GALLERY: Guinness Time in the 1950s – design of the times

The set of Guinness papers we’ve been sorting through for their owner includes a fairly complete two-decade run of Guinness Time, the in-house magazine for the brewery at Park Royal.

While the contents is on the whole fairly dull (egg and spoon races, meet the toilet attendants, and so on) the covers are works of art, redolent of the periods in which they were produced.

Those presented below are all from the 1950s and so there are a couple of references to TV, the hot trend of the day.

Guinness Time Summer 1956 -- a topiary seal.
Summer 1956. Illustrator: Tom Eckersley.
A man uses a giant bottle of Guinness as a telescope.
Autumn 1956. Illustrator: John Gilroy.

A woman swings on a bell while a man wails for his Guinness.
Christmas 1956. Illustrator uncredited but it feels as if we ought to recognise the style.
Two toucans nurture a pint of Guinness in a nest.
Spring 1957. Illustrator: Raymond Tooby.
Typographic illustration featuring a face and pint of beer.
Autumn 1957. Illustrator: Abram Games.
A bandsman with a wobbly tuba.
Christmas 1957. Illustrator: John Gilroy.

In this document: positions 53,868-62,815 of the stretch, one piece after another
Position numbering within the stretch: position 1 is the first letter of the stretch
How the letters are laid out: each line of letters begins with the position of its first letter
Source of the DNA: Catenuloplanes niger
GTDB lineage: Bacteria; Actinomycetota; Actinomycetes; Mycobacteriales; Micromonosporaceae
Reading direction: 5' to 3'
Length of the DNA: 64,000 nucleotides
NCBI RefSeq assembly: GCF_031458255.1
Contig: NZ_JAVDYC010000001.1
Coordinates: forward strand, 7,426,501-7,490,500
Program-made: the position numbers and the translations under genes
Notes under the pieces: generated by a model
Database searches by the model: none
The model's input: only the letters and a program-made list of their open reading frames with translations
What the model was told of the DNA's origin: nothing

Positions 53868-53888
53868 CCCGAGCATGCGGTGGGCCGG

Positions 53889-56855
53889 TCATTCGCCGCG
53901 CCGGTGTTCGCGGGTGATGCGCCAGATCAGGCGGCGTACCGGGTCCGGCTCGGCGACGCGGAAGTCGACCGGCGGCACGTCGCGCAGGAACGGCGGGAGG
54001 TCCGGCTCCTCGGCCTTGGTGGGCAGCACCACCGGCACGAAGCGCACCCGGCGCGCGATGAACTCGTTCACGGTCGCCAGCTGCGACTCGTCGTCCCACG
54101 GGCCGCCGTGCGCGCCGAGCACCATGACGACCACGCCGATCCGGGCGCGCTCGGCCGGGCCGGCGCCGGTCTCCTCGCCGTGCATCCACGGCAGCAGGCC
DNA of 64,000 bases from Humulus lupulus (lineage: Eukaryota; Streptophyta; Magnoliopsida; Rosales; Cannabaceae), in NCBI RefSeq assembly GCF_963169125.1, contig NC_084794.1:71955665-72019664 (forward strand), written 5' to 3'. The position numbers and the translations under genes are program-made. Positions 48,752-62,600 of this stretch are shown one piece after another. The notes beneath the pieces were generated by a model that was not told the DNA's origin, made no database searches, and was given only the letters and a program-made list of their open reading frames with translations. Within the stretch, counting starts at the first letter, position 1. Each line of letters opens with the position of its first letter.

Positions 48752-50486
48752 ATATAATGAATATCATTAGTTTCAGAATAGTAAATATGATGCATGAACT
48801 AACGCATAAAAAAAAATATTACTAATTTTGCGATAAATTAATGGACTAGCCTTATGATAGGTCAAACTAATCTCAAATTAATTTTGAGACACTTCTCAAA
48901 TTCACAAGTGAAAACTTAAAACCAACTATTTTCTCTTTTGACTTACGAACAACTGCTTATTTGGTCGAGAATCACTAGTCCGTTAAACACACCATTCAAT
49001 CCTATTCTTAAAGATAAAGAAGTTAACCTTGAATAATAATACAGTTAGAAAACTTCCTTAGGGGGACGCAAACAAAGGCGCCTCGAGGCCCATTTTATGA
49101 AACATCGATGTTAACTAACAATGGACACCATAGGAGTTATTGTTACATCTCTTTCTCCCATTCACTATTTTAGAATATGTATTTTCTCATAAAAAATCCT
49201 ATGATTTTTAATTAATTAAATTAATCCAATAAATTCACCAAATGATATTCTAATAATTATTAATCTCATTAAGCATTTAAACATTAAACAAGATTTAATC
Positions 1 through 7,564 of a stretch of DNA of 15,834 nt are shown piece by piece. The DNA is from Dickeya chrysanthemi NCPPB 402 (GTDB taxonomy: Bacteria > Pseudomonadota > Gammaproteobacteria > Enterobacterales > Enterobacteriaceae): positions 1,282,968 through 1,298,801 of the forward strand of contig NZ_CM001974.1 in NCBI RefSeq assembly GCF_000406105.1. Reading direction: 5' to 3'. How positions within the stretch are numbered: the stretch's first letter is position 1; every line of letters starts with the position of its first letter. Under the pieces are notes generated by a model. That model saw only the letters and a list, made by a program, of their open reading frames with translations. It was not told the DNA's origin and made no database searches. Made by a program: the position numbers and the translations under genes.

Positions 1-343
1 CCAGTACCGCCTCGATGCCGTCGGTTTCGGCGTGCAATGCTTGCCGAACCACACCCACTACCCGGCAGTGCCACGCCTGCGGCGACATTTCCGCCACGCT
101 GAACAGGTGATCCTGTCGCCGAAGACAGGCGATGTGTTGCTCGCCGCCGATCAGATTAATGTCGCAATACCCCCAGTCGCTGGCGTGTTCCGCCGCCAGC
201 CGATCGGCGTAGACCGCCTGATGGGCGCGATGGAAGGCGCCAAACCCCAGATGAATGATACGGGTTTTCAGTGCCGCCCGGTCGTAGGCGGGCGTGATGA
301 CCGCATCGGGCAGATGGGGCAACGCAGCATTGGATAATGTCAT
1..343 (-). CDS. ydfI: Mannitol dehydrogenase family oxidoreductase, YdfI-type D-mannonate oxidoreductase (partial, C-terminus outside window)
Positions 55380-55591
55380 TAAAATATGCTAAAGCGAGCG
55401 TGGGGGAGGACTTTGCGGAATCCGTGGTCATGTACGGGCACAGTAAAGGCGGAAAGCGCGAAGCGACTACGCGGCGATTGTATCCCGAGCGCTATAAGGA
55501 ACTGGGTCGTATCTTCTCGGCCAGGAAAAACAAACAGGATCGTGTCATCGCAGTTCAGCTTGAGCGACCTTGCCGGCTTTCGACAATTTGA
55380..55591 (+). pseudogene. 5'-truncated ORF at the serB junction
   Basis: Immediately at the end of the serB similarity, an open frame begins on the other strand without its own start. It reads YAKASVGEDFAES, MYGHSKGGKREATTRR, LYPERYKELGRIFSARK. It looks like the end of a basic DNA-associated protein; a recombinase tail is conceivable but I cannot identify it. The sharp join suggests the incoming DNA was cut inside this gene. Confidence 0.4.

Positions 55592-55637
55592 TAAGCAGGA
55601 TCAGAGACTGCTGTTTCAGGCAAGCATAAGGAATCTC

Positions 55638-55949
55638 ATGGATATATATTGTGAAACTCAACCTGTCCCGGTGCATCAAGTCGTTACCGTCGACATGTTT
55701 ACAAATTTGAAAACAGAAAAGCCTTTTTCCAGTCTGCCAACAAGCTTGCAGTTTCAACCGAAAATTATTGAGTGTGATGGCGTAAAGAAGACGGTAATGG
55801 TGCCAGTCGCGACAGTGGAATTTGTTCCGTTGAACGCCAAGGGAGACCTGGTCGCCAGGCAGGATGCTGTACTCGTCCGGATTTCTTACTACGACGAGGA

A man retrieves a bottle of guinness from his camel's hump.
Autumn 1958. Illustrator: ‘Smilby’ (Francis Wilford-Smith).
Santa drinks Guinness while watching TV.
Christmas 1958. Illustrator: ‘E‘ — Eckersley again?
A toucan balances a pint glass on its beak.
Spring 1959. Illustrator: Smilby.
Guinness at a garden exhibition.
Summer 1959. Illustrator: B. Willison. (Anyone?)
A man powered by a Guinness scuba tank carries a whale out of the sea on a fingertip.
Autumn 1959. Illustrator: Harry Stevens, we think.

4 thoughts on “GALLERY: Guinness Time in the 1950s – design of the times”

  1. I was curious about “Hang on the bell, Nellie” – the fact that they quote, or parody, an entire verse suggests it’d be something known to their readers – so I investigated and found this. It was a popular song of the time (first recorded 1949 – but the turnover in popular music was a lot slower then). Curiously enough, it was based on an older source – a dramatic poem called “The Curfew Must Not Ring Tonight”, which was published in 1870 (having been written three years earlier, by a 16-year-old girl) and was a hit for decades afterward. A Google image search for the title brings up some very dramatic illustrations of the crucial scene, including one which appears to be a (staged) photograph – that model earned her fee.

    I can’t help with the illustrator, although the style is distinctive.

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